One of the most remarkable selections in our book of Readings for Mass (the Lectionary) is the one chosen for Holy Thursday. The particular feast beings the three-day remembrance of Jesus’ final days on earth, his burial, and the resurrection.
The emphasis at this Mass is the gift of the Eucharist, when believers celebrate the gift of Jesus himself in the form of Bread and Wine. This Mass is far more than an entry into these holy days; in itself, it points to the Bread Jesus blessed, and Wine Jesus consecrated, at the Last Supper. Believers think of the Last Supper as actually continuing through time and space, with every Eucharistic ceremony we celebrate. To receive Holy Communion is the height of one’s experience of union with God through Jesus. ( https://www.youtube.com/watch?v=RnxYqCdx2rw)
Yet at this Mass, while the second reading is one of the earliest accounts in the New Testament about the Last Supper (1 Cor 11: 23-25). The Gospels take a different direction. It tells us about the washing of the feet of the Apostles which Jesus did at the Last Supper. It’s as if the Church is saying to its members: if you want to know what the Holy Eucharist is about, you had better learn, first, what it means to wash each other’s feet.
Jesus makes clear what his intention is: ““Do you realize what I have done for you? You call me ‘teacher’ and ‘master,’ and rightly so, for indeed I am. If I, therefore, the master and teacher, have washed your feet, you ought to wash one another’s feet. I have given you a model to follow, so that as I have done for you, you should also do. Amen, amen, I say to you, no slave is greater than his master nor any messenger greater than the one who sent him” (John 13:13-16).
This pushes back against a long tendency believers have with the Eucharist: to make it a source of inner awareness and solace. Ever since our childhood, we have been urged to be silent after Holy Communion; to attend to the Words Jesus is speaking in our hearts. We have also been invited to Eucharistic Adoration with the emphasis on Jesus’ actual presence in the consecrated Bread.
But few of us have been invited, after receiving Holy Communion, to care for the basic needs that we see around us. “As I have done for you, you should also do.”
The Full Ministry of Christ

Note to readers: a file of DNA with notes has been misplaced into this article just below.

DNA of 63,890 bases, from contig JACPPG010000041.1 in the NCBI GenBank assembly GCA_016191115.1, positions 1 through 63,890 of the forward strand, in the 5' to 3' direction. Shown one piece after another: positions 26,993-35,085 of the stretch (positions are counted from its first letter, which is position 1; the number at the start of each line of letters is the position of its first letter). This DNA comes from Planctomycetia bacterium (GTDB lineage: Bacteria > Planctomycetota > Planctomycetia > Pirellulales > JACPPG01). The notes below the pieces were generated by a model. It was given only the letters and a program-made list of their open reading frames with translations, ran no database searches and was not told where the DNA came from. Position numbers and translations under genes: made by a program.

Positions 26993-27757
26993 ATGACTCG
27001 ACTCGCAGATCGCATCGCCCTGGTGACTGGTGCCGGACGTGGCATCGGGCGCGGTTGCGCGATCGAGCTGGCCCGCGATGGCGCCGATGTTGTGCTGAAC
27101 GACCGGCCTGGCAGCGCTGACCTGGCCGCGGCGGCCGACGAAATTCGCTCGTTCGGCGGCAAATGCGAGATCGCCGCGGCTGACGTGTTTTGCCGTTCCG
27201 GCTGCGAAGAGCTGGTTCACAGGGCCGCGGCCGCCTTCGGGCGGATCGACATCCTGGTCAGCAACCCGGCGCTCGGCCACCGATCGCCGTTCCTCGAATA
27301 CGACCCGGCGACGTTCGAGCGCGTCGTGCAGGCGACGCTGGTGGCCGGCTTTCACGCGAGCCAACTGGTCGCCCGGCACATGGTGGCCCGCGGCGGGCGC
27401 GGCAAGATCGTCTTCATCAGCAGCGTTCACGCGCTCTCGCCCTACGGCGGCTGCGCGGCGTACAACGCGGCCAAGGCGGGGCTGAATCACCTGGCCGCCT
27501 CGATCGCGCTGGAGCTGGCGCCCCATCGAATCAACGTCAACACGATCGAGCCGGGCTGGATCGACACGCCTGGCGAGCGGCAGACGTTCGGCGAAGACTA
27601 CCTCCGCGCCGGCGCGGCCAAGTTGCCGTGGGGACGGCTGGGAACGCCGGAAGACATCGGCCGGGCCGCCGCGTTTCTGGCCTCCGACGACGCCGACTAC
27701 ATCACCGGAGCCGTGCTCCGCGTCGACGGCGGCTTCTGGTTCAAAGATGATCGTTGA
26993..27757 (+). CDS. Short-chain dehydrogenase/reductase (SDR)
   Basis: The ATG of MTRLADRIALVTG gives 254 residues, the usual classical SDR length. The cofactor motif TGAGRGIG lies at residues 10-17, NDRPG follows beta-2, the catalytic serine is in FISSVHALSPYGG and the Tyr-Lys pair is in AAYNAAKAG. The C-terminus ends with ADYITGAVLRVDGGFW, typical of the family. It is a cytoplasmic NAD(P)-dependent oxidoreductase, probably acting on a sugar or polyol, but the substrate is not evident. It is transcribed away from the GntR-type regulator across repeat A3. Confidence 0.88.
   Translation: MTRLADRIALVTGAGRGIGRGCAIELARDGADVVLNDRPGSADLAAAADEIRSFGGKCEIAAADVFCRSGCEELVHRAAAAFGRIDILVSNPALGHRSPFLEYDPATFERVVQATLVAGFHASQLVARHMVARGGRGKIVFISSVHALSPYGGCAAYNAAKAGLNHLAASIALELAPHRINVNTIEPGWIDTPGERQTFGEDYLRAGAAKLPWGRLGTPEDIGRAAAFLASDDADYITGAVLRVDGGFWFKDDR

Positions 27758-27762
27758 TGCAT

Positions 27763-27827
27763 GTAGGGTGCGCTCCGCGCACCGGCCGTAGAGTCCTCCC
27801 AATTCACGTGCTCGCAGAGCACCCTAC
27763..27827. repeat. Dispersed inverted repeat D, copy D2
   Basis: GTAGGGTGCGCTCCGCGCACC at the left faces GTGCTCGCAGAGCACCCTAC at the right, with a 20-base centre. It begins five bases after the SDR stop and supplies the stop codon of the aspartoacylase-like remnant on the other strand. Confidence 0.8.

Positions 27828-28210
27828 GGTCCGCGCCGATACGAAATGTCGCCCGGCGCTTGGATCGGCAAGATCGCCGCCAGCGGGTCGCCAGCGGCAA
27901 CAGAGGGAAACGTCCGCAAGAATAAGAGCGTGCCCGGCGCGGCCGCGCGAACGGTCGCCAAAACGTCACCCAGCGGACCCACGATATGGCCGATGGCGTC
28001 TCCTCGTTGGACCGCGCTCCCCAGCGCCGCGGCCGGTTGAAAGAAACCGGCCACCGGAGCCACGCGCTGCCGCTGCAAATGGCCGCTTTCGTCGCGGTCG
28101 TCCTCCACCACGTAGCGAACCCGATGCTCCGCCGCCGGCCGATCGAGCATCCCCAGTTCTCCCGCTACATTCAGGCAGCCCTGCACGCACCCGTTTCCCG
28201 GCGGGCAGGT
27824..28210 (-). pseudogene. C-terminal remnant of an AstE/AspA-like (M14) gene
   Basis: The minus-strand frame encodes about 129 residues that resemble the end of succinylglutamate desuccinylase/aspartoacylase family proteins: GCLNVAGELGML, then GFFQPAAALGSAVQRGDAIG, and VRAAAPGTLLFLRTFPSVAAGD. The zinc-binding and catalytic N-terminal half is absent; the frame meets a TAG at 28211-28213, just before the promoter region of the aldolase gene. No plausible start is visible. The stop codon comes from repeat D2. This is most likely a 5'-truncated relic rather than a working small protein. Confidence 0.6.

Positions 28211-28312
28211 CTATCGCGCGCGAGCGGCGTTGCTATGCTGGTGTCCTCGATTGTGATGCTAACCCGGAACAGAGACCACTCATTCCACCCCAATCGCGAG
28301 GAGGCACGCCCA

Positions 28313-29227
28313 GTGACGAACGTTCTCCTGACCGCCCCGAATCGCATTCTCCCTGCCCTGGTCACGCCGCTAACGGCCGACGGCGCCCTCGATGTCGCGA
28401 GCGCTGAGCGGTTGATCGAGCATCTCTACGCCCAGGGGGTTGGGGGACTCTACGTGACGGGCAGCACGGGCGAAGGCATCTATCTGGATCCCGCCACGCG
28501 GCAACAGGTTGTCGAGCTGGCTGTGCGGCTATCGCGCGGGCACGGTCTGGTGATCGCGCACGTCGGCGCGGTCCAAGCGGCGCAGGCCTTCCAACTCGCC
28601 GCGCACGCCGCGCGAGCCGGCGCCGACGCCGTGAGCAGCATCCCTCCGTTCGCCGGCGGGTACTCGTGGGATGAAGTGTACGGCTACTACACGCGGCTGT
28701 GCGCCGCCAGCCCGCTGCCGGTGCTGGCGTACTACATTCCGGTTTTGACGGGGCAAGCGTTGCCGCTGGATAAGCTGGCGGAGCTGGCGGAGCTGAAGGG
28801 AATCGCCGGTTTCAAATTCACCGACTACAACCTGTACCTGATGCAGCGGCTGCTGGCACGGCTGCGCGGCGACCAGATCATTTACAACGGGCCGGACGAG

Thomas Jefferson, and I’m sure he was not alone, wanted to retrain the “words and teachings” of Jesus. As a result, he cut from his Bible passages about the deeds of Jesus. In this way he retained only the most famous sayings of Jesus. His motive was two-fold. On the one hand, he was responding to the skepticism around him which questioned the authenticity of the deeds of Jesus; on the other hand, if we made Jesus into a moral teacher, wasn’t that going to be enough?
One ends up, then, with a chopped-up Bible in which Jesus says noble things but nothing happens. Yet it was the very happenings that Jesus brought about which indicated his clearest and greatest purpose: to begin a new state of human existence in which humans would relate to each other in a new way, transformed by God. “But if it is by the finger of God that I drive out demons, then the kingdom of God has come upon you” (Lk 11:20. Jesus came to make things happen not to give us moral nosegays.
So the full ministry of Jesus, for those who would be his disciples, entails not only a new knowledge and attitude; it entails a new way of action with reference to others. The Jesus we adore in silence is the Jesus who calls us beyond our comfort zones to care for each other.
This may help us see a place to begin when working with others to bring the Gospel to them. If we begin by serving human needs when we have shown ourselves as available and caring. This creates a potential bond upon which we can build. Maybe our child or friend does not talk religion with us; but that hardly means they will not be willing to help someone in need. Our bonding with people on the level of service helps people see that they to can bond with Christ as a servant like him. Many modern young people find this the most compelling form of witness.
We share the whole Christ with others, not just the pious picture we’ve constructed in our head. After all, what we are doing for the least of Christ’s sisters and brothers we are, ultimately, doing for and to him.